haiti:-un-chief-welcomes-new-government-amid-ongoing-challenges




13 June 2024Peace and Security


UN Secretary-General António Guterres on Thursday welcomed the swearing in of Haiti’s new Government, urging stakeholders to continue making progress towards restoring democratic institutions through elections.




The new cabinet, according to reports, completely replaces all the ministers from the government of the former Prime Minister, Ariel Henry, who was forced to step down earlier this year following pressure from criminal gangs that control large parts of the island nation.

The new cabinet includes women ministers in key portfolios.

Security needs​


Addressing journalists at the regular press briefing on Thursday, UN Deputy Spokesperson Farhan Haq said the “positive transitional governance milestone” should be accompanied by urgently needed security gains.

The Secretary-General therefore reiterates his call for the swift deployment of the Multinational Security Support (MSS) mission to Haiti to support the Haitian National Police in addressing the dire security situation,” Mr. Haq said.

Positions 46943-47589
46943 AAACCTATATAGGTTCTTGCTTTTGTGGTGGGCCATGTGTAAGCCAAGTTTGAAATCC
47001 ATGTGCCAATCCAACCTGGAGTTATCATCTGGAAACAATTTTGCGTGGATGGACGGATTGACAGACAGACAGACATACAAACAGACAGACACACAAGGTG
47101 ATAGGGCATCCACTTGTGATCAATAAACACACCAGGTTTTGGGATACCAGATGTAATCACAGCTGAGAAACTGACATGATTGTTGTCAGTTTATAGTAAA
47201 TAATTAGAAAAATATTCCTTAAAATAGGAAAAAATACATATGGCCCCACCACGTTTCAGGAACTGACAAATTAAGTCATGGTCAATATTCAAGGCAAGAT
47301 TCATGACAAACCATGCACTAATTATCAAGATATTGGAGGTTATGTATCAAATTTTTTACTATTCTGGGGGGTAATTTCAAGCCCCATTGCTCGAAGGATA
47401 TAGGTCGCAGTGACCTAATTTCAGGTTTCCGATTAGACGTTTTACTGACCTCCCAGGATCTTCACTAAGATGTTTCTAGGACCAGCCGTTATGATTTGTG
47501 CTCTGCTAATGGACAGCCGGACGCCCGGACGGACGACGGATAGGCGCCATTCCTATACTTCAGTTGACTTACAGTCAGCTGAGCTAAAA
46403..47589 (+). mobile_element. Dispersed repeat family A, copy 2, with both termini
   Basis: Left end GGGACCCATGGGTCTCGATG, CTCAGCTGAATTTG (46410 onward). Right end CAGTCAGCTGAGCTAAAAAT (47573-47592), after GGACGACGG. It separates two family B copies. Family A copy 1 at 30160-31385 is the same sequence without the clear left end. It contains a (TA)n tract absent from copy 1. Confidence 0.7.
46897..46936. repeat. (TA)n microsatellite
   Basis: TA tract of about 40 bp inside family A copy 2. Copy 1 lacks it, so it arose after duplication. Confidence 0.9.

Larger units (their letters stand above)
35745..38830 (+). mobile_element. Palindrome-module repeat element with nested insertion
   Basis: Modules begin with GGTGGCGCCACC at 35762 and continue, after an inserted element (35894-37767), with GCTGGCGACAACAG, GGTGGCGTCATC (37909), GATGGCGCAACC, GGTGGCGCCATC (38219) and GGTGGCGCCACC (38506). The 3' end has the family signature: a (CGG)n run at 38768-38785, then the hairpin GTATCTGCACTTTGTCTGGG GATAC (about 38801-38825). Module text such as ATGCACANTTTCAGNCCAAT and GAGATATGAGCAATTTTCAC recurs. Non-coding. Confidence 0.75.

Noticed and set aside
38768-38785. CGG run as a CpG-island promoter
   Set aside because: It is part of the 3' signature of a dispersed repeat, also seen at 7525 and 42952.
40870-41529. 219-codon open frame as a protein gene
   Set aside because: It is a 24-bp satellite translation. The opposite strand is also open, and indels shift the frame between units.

The UN chief also appealed to Member States to ensure the MSS mission urgently receives the financial and logistical support it needs to succeed, he added.

Humanitarian assistance​


Meanwhile, the Office for the Coordination of Humanitarian Affairs (OCHA) reported that the UN and partners are continuing to support those displaced by violence in the capital Port-au-Prince.

Between 8 and 12 June, the World Food Programme (WFP) – UN’s emergency food assistance agency – distributed more than 40,000 hot meals to over 9,000 displaced people in the city.

Since the beginning of the year, WFP has distributed more than 1.1 million hot meals to over 120,000 displaced people.

Alongside, the UN Population Fund (UNFPA) supplied 900 dignity kits to women and girls last month, as well as deploying eight mobile clinics providing sexual and reproductive health and gender-based violence services and support.

The UN International Organization for Migration (IOM) has been offering psychosocial support, including by phone and in camps hosting displaced people (IDPs).

Continued worries​


However, the situation in the south remains concerning, with reports of over 268,000 people now displaced, a 95 per cent increase since March.

The health system also continues to face serious challenges, crippled by both the recent violence and years of lack of investment, Mr. Haq said, noting that currently, just 20 per cent of health facilities in Port-au-Prince are functioning normally.

“This year’ Humanitarian Response Plan, which calls for $674 million, is just 23 per cent funded at $156 million,” he added.

Fully funded, the Plan aims to reach 3.6 million of the most vulnerable among the 5.5 million Haitians who need assistance. Key areas for support include protection, medical and healthcare, water and sanitation, and food security.